FAA investigating chicken strike-induced airplane fireplace at Ohio airport

Shortly after an odd takeoff from an Ohio airport on Sunday, passengers aboard an American Airways airplane grew to become alarmed after they heard loud noises and noticed flames taking pictures out of an engine.

Moments later, after they realized a chicken strike had precipitated a problem, many feared the worst. They took to their telephones and social media to unfold the phrase because the hobbled airplane returned to the airport and landed with out incident or harm.

“Scariest half-hour of my life this morning. And scary for my household, fiance, greatest pal & coworker who all acquired a textual content from me that my airplane was crashing and I like them and I hope they get this message,” Cassy Sleeper mentioned in a Fb submit. “So very blessed for my guardian angels who landed us safely. I’m comfortable to now be again in my home, praying due to God for maintaining us all secure.”


American Airways flight 1958 had 173 folks on board when it departed from John Glenn Columbus Worldwide Airport in Columbus, Ohio, headed to Phoenix round 7:45 a.m. Sunday. The hearth was detected a short while later and the Boeing 737 returned to the airport, the place firefighters rapidly doused the flames.

John Fisher, one other passenger aboard the flight, informed WCMH-TV in Columbus that the pilot mentioned a flock of geese flew into the engine.

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Phoenix-bound American Airways Flight 1958 caught fireplace following a chicken strike, shortly after taking off from John Glenn Columbus Worldwide Airport in Ohio.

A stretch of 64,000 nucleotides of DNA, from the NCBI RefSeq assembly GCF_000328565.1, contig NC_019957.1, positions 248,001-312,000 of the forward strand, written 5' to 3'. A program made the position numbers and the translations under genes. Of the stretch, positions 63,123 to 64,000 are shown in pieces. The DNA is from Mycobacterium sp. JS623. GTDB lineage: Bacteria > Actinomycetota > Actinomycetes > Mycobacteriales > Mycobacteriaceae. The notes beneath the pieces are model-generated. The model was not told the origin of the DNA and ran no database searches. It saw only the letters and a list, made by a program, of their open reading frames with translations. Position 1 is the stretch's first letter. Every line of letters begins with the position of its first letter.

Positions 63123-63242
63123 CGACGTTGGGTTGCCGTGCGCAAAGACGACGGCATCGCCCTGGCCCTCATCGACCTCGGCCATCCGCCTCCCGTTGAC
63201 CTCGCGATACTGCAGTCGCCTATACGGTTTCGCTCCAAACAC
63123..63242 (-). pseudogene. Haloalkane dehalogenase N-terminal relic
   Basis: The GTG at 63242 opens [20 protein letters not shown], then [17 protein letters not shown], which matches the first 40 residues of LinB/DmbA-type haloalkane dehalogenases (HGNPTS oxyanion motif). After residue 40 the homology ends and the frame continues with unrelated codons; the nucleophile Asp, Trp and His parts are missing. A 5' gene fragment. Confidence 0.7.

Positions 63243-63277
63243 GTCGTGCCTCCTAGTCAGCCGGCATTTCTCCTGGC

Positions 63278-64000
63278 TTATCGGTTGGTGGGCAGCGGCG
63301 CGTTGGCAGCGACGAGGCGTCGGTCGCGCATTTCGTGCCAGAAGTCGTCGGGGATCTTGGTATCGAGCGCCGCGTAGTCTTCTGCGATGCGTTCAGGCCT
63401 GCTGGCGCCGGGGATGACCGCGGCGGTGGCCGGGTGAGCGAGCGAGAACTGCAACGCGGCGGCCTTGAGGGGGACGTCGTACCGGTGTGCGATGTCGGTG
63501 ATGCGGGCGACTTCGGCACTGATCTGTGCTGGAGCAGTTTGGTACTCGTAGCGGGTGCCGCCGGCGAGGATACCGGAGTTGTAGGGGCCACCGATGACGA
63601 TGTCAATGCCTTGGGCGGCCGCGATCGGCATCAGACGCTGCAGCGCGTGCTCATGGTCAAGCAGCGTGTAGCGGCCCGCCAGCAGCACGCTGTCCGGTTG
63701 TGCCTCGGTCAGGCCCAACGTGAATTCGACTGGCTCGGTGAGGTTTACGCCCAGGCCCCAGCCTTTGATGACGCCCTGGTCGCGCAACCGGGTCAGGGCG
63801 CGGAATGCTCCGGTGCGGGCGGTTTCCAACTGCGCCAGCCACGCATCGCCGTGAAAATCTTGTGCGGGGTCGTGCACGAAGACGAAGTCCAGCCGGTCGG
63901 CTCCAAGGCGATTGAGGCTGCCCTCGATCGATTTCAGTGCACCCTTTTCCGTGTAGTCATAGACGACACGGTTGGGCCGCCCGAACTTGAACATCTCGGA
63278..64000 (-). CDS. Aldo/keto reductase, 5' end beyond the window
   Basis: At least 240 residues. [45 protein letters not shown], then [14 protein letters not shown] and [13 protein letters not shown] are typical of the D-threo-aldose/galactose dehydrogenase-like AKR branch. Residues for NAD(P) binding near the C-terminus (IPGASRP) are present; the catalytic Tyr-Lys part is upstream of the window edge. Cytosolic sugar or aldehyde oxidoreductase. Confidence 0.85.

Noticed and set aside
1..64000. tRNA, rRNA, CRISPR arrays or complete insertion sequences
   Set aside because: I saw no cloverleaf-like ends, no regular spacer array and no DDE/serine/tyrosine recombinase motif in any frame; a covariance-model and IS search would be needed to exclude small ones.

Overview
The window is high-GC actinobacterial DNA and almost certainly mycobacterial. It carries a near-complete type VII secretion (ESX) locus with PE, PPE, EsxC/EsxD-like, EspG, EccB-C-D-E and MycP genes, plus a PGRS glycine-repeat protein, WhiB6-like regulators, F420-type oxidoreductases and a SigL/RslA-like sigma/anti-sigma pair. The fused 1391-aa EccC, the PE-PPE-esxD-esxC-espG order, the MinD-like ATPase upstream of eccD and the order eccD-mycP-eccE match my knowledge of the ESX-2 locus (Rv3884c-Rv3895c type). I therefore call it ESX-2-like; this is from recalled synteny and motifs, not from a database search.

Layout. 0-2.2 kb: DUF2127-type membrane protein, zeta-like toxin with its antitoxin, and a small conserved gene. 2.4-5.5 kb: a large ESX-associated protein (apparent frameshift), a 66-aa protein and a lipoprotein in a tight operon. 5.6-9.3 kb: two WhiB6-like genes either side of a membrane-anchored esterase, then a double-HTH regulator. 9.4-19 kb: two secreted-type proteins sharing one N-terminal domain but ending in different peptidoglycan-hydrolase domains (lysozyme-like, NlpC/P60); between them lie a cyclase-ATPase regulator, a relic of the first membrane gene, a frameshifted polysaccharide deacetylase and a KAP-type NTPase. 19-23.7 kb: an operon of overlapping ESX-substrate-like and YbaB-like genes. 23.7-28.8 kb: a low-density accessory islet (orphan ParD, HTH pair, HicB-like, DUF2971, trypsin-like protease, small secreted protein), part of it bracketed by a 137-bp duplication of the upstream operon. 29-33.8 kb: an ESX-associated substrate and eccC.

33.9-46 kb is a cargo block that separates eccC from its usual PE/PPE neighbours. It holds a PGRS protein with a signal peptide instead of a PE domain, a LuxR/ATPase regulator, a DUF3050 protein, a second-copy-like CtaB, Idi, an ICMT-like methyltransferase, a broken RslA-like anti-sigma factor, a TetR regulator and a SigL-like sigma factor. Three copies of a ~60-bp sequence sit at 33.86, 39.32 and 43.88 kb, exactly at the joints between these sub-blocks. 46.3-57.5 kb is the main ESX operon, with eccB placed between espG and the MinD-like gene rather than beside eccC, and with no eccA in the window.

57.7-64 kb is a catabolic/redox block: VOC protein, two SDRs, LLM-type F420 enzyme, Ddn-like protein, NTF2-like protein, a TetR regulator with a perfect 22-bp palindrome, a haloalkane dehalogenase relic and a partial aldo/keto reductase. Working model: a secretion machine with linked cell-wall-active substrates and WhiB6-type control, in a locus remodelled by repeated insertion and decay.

“The engine began making actual loud ‘clonk, clonk, clonk’ noises (and) they finally turned the engine off and circled and went again to the airport,” Fisher mentioned.

The airline mentioned the airplane was taken out of service for upkeep and that the passengers had been booked on different flights. The power remained working as standard, and the fireplace solely precipitated some minor flight delays, airport officers mentioned.

The Federal Aviation Administration is investigating the matter.


The strike has once more put a highlight on the issues pilots, carriers and airports are going through as increasing chicken and wildlife populations are making such strikes extra commonplace, together with elevated air site visitors by quieter, turbofan-powered plane.

Based on the Federal Aviation Administration, 15,556 strikes had been reported in 2021, a rise of 33% from the 11,666 strikes reported in 2020. Globally, wildlife strikes killed greater than 300 folks and destroyed roughly 300 plane from 1988-2021.

The administration has been researching new know-how that would considerably cut back the possibilities of plane hanging birds. It might give birds the warnings they should fly out of the paths of oncoming airplanes and helicopters.

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Sarah McQuaide, communications and media relations supervisor for the Columbus Regional Airport Authority, which runs the John Glenn airport, mentioned the authority’s airport operations group conducts airfield inspections a number of instances a day to determine and mitigate any dangers, and a full-time wildlife specialist provides to the efforts. She mentioned chicken strikes there range seasonally with chicken exercise and chicken migration, including that essentially the most strikes happen throughout chicken migration intervals.

Peter Johnson